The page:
Storm Dennis and the future of the BBC

Although this has been a relatively mild winter in east Kent we have now seen another major storm break on our shores. Storm Dennis has caused loss of life and brought more disruption to homes and services across the country. It has had a major impact on travel plans with the temporary closure of the Dartford crossing bridge and the cancellation of many flights from airports like Gatwick. At the Port of Dover, we saw long delays with lorries queuing for miles waiting to leave the country. We cannot control the weather, but we can prepare for what it might throw at us. Once again, I would like to thank our emergency services, local councils, the highways teams, UK Power Networks and the Environment Agency for all they have done to support residents and communities over the last week.

The Government has launched a consultation on the future of the BBC licence fee, and in particular whether or not it should be a criminal offence, rather than a civil offence, not to pay it. I can understand their concerns that the time of the courts should be focused on other more serious matters than non-payment of the BBC licence fee. However, the consequence of this change, should it be made, would most probably be that the income the BBC receives from this charge will decrease. In fact, last year for the first time in a decade the BBC’s licence fee revenue declined, as increasingly younger audiences have opted out of the BBC’s services in favour of alternative online providers of news and entertainment. As a national broadcaster the BBC is required to deliver programmes that cater for all interests, and news that reports on the issues that matter to people right around the country. Much of this content might be that for which there is little commercial value, but it is still a service many people enjoy. A publicly funded broadcaster which does not need to go out and find sponsorship and advertising revenue, should not be looking to compete directly with its commercial rivals, but instead support more distinctive programming which might not otherwise be made. However, there is a danger that a BBC with much more limited resources will have to cut back on what it makes, and the first victims of these cuts will be more specialist content and localised services. Local radio, like Radio Kent, is a much-valued service and many residents would not like to see it suffer because of budget savings across the BBC.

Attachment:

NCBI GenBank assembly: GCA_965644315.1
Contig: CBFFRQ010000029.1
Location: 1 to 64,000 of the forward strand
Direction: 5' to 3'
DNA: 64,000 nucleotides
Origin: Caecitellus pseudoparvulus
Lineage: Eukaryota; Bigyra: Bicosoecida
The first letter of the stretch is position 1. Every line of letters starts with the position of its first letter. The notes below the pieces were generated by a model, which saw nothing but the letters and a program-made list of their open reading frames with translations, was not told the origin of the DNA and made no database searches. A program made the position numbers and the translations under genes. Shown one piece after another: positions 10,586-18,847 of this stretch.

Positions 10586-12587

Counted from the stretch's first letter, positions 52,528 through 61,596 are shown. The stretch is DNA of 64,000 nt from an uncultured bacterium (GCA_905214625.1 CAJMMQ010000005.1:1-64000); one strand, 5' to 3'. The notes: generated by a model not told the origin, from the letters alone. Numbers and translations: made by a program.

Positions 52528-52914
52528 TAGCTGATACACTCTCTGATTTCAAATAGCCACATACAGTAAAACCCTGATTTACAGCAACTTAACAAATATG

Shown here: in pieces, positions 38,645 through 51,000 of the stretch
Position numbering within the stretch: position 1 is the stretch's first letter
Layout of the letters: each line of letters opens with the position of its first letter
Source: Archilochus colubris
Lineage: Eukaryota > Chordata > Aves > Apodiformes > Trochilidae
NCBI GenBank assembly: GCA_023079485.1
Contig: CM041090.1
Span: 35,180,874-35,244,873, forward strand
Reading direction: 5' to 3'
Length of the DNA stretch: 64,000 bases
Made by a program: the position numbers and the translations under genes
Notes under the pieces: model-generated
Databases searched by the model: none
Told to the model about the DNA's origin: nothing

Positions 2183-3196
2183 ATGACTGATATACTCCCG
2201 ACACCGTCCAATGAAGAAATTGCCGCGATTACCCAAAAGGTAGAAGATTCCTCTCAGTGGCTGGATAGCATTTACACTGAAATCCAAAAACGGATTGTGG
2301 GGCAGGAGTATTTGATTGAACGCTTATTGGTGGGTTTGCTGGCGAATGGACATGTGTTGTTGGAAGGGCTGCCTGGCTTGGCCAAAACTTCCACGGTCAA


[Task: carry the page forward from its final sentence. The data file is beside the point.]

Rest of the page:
Some people will say that the BBC should become a fully commercial service and that we should scrap the licence fee altogether. We should consider carefully though what that would mean. Firstly, the BBC would then focus on providing content just for the people who wanted to pay to view it, rather than for everyone. Also, a commercial BBC with the freedom to run adverts could have a major adverse impact on other stations. In Kent for example, if Radio Kent could run adverts, the biggest losers would probably be other local news services who would see their revenue fall.

The BBC is a long way from being perfect, and it's right that we continue to question and challenge it with regards to the services it provides. I also believe there are ways in which it could increase its funding from commercial services in addition to the money it gets from the licence fee. However, we should be concerned about what the longer-term impact would be of radical changes to its funding formula. I would be interested to hear the views of readers of this column on this - please do email me, at [email protected]

Copyright 2019 Damian Collins. All rights reserved

Promoted by Russell Tillson for and on behalf of Damian Collins, both of Folkestone & Hythe Conservative Association both at 4 West Cliff Gardens, Folkestone, Kent CT20 1SP

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